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I received a lot of comment on the story from yesterday that discussed the lack of civil discourse these days. It really seemed to hit a nerve as most of us have grown very, very tired of the screams and rants and the desire to demonize anyone who has the audacity to question us. Several comments included some steps to take to try to return the conversation to what once passed as normal.
The first is to avoid connecting a disagreement over an issue to actual dislike for the person we disagree with. The tendency today is to personalize everything and take every criticism as a direct attack. The way to avoid that trap is to humanize the person. No matter how virulently one disagrees with someone they undoubtedly have much more in common with us than it would seem. They love their families too, they like movies and sports teams we like, they may even share hobbies. Imagine meeting them under different circumstances. A person who took me to task on almost every story I wrote shared my enthusiasm for Doctor Who and we would shift gears to talk of Cybermen, Daleks and Weeping Angels when we sense that our debate was getting a little too intense.
Practice debate as opposed to argument. Screaming obscenities at somebody will not likely change any minds but maybe appealing to facts might. You have a reason you believe the way you do and so do the people you disagree with. They need to know what motivates your belief and you need to know what motivates them. Granted it takes two to tango on this one but somebody needs to start and make the effort to ask.
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When Do We Put the Geopolitical Premium Back In? – Given all the activity seemingly taking place around the world, does it surprise any of us that there isn’t more of a reaction in the stock market or in areas of influence that affect our daily professional lives? It wasn’t long ago that sending three US carrier battle groups into a region would have sent shockwaves through the stock market. Today, it barely seems to capture 30 seconds of our attention. Maybe that’s a good thing. Conditions and tensions are not insignificant.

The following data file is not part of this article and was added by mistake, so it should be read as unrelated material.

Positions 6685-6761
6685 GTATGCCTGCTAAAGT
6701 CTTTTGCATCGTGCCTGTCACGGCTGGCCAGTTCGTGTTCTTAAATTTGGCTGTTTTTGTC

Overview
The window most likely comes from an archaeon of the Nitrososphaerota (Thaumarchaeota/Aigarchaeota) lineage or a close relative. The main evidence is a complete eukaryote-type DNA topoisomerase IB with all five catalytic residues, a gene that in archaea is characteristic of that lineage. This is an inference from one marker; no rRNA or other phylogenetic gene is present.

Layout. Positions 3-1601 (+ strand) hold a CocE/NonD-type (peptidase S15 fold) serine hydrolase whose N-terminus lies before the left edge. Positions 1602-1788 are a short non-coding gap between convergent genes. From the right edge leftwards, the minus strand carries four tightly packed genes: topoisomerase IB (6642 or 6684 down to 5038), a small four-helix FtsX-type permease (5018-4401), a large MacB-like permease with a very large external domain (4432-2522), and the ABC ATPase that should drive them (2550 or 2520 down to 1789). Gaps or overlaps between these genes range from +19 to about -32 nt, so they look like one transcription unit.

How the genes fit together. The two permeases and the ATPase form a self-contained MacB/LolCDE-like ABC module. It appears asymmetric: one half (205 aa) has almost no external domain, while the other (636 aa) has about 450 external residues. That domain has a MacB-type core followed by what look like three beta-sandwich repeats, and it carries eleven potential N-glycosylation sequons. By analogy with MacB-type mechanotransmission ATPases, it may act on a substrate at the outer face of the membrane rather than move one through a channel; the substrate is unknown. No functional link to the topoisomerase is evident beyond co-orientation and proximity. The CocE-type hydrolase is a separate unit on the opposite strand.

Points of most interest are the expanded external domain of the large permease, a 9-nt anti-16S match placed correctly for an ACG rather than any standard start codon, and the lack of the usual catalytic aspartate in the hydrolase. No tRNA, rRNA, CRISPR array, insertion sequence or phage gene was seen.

We don’t have to go any further than the war being waged in cyberspace to understand just how impactful current global events could be. The UN has gone so far as to say that a recent cyberattack (likely sponsored by a state) constitutes an act of war! New evidence suggests that much of the hacking taking place may be shifting to process-control systems; attacks that can shut down infrastructure and create dangerous conditions for citizens all over the world. This has been a risk for years, just ask Iran how much risk there is with computer control systems that go haywire from a cyberattack. There’s evidence emerging today (no surprise) that many of our nuclear facilities have already been attacked many times – luckily with no negative consequences. Maybe it’s the volume of instant news and information that we get today. Maybe until something hits us between the eyes will we be concerned about it. We certainly seem to be more de-sensitized to the important things – and more sensitized to the events and activities that have no bearing on your business.
For instance, the geopolitical premium that we used to see on crude oil (for instance) just hasn’t emerged. It could be the changing market for crude oil and the explosion of production all over the world that is helping keep the risk premium off prices. But, about nine years ago, we would have seen anything from a $20-$30 risk premium on top of crude oil prices if a Middle Eastern country blew its nose. Maybe that’s a bad example, because we have had significant events take place in major producer nations – and it hasn’t slowed down the accumulation of crude oil supplies. So, perhaps we now have proof that we don’t need to react or worry about such things any longer. We still believe in the ripple effect (or butterfly effect). An event in a remote part of the world can ripple through and create problems in our domestic market. We may not label the root cause of a factor accurately and link it back to its origin, and that might be the problem.
There’s two things worth noting as they pertain to you conducting business today and into the future.
We try to watch for the pebbles hitting the pond, and then monitor the ripples as they approach the boat we are in. Deciphering between the waves that matter and those that barely rock the boat is the challenge. And that’s the game we all play – right? Have a great weekend. KP